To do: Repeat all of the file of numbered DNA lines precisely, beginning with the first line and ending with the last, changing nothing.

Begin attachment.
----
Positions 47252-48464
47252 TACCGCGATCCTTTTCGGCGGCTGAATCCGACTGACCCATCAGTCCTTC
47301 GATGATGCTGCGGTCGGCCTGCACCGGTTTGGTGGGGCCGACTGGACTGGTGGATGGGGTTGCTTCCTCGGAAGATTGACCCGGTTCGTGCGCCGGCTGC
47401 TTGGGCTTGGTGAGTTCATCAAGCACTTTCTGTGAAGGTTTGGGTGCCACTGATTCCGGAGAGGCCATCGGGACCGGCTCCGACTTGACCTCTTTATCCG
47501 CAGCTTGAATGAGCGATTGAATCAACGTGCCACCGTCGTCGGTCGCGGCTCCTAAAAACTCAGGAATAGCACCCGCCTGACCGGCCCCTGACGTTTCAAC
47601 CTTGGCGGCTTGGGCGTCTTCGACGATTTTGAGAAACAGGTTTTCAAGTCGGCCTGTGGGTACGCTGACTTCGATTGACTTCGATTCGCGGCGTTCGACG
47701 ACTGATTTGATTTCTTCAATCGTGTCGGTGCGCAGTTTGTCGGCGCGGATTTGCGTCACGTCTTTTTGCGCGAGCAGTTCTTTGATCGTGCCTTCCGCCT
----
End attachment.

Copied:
Positions 47252-48464
47252 TACCGCGATCCTTTTCGGCGGCTGAATCCGACTGACCCATCAGTCCTTC
47301 GATGATGCTGCGGTCGGCCTGCACCGGTTTGGTGGGGCCGACTGGACTGGTGGATGGGGTTGCTTCCTCGGAAGATTGACCCGGTTCGTGCGCCGGCTGC
47401 TTGGGCTTGGTGAGTTCATCAAGCACTTTCTGTGAAGGTTTGGGTGCCACTGATTCCGGAGAGGCCATCGGGACCGGCTCCGACTTGACCTCTTTATCCG
47501 CAGCTTGAATGAGCGATTGAATCAACGTGCCACCGTCGTCGGTCGCGGCTCCTAAAAACTCAGGAATAGCACCCGCCTGACCGGCCCCTGACGTTTCAAC
47601 CTTGGCGGCTTGGGCGTCTTCGACGATTTTGAGAAACAGGTTTTCAAGTCGGCCTGTGGGTACGCTGACTTCGATTGACTTCGATTCGCGGCGTTCGACG
47701 ACTGATTTGATTTCTTCAATCGTGTCGGTGCGCAGTTTGTCGGCGCGGATTTGCGTCACGTCTTTTTGCGCGAGCAGTTCTTTGATCGTGCCTTCCGCCT